If you enjoy being around animals, then a career as a vet technician is ideal for you.
Not to mention how young people have been slowly coveting this illustrious career.
Of course, you need to possess qualities to do this job well.
One of them is excellent communication skills to connect and understand the people you work with.
Another is physical stamina since you’ll mostly be on your feet and restrain animals.
What’s more, the downsides to the job are incomparable to its upsides.
So let’s take a look at what it really takes to become a vet technician in Illinois.
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Job Description and Duties of a Vet Technician in Illinois
A vet technician’s job can be likened to that of a hospital nurse.
Instead of people, you’ll help vets with everything they might need.
That’s why, expect a wide array of duties to perform in this line of work.
Some of the most common duties expected from you on a daily basis include the following:
- Restraining animals during examinations
- Monitoring the vitals
- Taking X-rays
- Applying medications, fluids, and blood products per the vet’s instructions
- Addressing injuries and applying first aid
- Assisting vets in surgeries
Aside from these, you’ll often have to work in a lab as well as perform unpleasant tasks like euthanasia.
How to Become One
Your path toward the vet technician career starts with a two-year associate’s degree in veterinary technology.
Keep in mind that you must enroll in a program accredited by the American Veterinary Medical Association’s Committee on Veterinary Technician Education and Activities (AVMA CVTEA).
In Illinois, only the University of Illinois has been granted accreditation so far.
If you don’t have the time to study in a classroom, you may also study through online courses.
After completion, you’ll be eligible to take the Veterinary Technician National Examination (VTNE).
Passing it enables you to work at any vet facility as a licensed vet technician.
Education Required for a Vet Technician in Illinois
Each school has its own admission requirements and prerequisites.
But usually, the minimum requirement is to have a high school diploma or GED equivalent.
Other requirements may or may not include:
- Working experience in a vet clinic
- Placement or evaluation tests (COMPASS, ACT, or SAT)
- Taking the Health Occupation Aptitude Examination
In some cases, schools may need you to have certain immunizations, including TB and rabies.
As for the course prerequisites, they are usually the following subjects:
- Speech and communication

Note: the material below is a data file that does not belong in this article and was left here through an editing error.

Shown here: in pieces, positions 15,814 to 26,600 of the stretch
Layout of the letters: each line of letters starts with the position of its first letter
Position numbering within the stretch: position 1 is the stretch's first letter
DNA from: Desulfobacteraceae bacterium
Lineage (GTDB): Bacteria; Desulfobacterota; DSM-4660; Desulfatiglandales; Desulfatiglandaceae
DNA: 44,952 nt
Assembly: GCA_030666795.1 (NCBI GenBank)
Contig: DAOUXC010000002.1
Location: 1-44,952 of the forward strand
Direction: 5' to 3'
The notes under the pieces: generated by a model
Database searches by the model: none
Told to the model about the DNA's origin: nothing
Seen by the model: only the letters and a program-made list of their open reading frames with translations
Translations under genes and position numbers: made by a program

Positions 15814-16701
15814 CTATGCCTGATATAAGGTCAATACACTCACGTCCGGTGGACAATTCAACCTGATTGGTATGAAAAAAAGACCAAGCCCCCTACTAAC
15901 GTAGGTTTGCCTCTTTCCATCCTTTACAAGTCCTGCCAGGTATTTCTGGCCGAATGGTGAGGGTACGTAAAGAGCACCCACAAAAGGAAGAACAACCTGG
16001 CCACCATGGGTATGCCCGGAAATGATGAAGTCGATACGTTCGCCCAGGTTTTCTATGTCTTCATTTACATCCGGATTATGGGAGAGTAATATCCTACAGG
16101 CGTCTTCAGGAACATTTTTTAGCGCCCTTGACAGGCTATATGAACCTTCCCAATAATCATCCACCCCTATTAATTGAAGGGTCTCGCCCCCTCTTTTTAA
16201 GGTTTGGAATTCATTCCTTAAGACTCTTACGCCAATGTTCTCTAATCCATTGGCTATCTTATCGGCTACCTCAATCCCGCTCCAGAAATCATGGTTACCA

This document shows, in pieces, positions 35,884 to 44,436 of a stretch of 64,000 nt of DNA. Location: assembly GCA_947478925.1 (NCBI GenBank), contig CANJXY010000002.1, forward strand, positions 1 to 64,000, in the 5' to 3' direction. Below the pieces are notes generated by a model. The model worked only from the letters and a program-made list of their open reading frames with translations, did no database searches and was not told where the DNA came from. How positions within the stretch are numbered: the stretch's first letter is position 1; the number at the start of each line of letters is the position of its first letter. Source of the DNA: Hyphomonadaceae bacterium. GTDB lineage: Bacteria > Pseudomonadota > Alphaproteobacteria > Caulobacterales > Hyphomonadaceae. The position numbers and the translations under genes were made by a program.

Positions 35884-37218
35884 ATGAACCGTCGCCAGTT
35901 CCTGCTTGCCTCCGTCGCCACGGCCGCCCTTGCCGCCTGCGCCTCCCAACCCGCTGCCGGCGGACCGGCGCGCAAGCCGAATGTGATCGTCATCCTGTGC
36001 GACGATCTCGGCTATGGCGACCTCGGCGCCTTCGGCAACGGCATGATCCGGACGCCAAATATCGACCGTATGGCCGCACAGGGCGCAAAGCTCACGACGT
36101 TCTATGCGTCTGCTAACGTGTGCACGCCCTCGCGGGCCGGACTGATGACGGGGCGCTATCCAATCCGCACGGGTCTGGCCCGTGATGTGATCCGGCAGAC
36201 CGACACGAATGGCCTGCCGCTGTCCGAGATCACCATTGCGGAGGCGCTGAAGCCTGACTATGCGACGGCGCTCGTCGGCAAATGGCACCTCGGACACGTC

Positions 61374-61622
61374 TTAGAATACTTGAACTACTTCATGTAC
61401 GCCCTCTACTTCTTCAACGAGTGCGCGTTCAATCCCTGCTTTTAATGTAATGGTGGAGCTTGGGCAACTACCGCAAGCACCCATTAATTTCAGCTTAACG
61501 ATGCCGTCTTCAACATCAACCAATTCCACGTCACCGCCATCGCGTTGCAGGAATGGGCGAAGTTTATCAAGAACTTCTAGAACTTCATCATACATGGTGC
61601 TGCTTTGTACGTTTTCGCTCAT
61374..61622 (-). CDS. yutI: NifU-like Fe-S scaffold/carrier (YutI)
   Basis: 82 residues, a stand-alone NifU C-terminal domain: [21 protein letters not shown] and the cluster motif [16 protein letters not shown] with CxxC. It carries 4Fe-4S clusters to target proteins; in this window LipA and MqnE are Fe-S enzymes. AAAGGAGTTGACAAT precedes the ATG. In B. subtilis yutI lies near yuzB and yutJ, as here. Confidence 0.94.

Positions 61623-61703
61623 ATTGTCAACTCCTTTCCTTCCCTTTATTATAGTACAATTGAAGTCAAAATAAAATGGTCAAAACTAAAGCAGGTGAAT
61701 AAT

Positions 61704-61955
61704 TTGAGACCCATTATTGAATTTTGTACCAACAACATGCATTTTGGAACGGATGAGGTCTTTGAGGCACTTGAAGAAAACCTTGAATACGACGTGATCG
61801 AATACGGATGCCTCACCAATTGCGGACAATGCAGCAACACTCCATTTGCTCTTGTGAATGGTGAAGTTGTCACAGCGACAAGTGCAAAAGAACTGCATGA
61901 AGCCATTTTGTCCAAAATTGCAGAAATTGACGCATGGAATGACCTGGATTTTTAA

- Computer skills
Once you start classes in the program, you’ll be expected to learn the following:
- Clinical skills
- Laboratory skills
- Clinical skills
During your final semester, you’ll have an internship at a local vet clinic.
There you’ll work under the guidance of a professional vet and learn the ins and outs of the job.
Tuition and Financial Aid
Tuition in Illinois is set through a “district” system.
The tuition per credit hour for in-district students may range from $100 to $115.
Meanwhile, for out-of-district students, it ranges between $269 and $312.
Out-of-state students pay slightly higher than that.
Overall, the tuition for the entire program ranges from $13,000 to $34,000.
Of course, you can always apply for traditional financial aid benefits for students.
It can be through grants, scholarships, loans, or veterans benefits.
One of the most common financial aid you can apply for is the Free Application for Federal Student Aid.
You’ll find more information about tuition and financial aid on the school’s website.
If you’re a working individual, Illinois has a “workforce development” system that educates and prepares students for their careers.
You can also find more ways to finance your education on their website.
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Licensing and Certification
Graduating from an AVMA CVTEA accredited program makes you eligible for the VTNE.
If you didn’t study under an accredited program, you can’t take this licensure exam.
The exam, which costs $300, takes three hours to complete with over 150 questions.
The Illinois Department of Financial and Professional Regulation oversees the licensure exam.
Once you’ve attained your license, you must renew it to retain your designation.
To do so, you have to complete 15 hours of continuing education every two years.
Getting a Job in Illinois
You’ve graduated and got your license.
Now, it’s time to find an appropriate job.
Fortunately, Illinois offers a number of vet clinics and animal hospitals looking for vet technicians.
Keep in mind that it can’t be predicted who will get hired and who has the upper hand.
So you must impress your potential employer with your qualifications.
Below, we’ve gathered a list of vet facilities you can apply to:
- Veterinary Centers of America – Illinois Branches
- Chicago North Animal Hospital
- County West Animal Hospital
- Hawthorn Animal Hospital
- Franklin Park Animal Hospital
- Banfield Pet Hospital located in:
- Vetco Wellness Centers and Vaccination Clinics located in:
- Chicago Petco
- New Lenox Petco
- Springfield Petco
- Pekin Petco
Salaries for Vet Technicians in Illinois
The Bureau of Labor Statistics projected that the employment level will rise by 15% by 2030.
This means the industry is growing and in demand by pet owners willing to spend money on vet care.
In other words, this growth can mean a higher paycheck to vet technicians.
Here are the current average salaries in Illinois.
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After reading this, you might realize how complicated the steps are in becoming a professional vet technician.
But you shouldn’t feel discouraged.
You entered this profession because you want to help treat animals, and this is something you should always remember.
So with hard work and dedication, you can attain job fulfillment and satisfaction.
The reward that comes with them is immeasurable.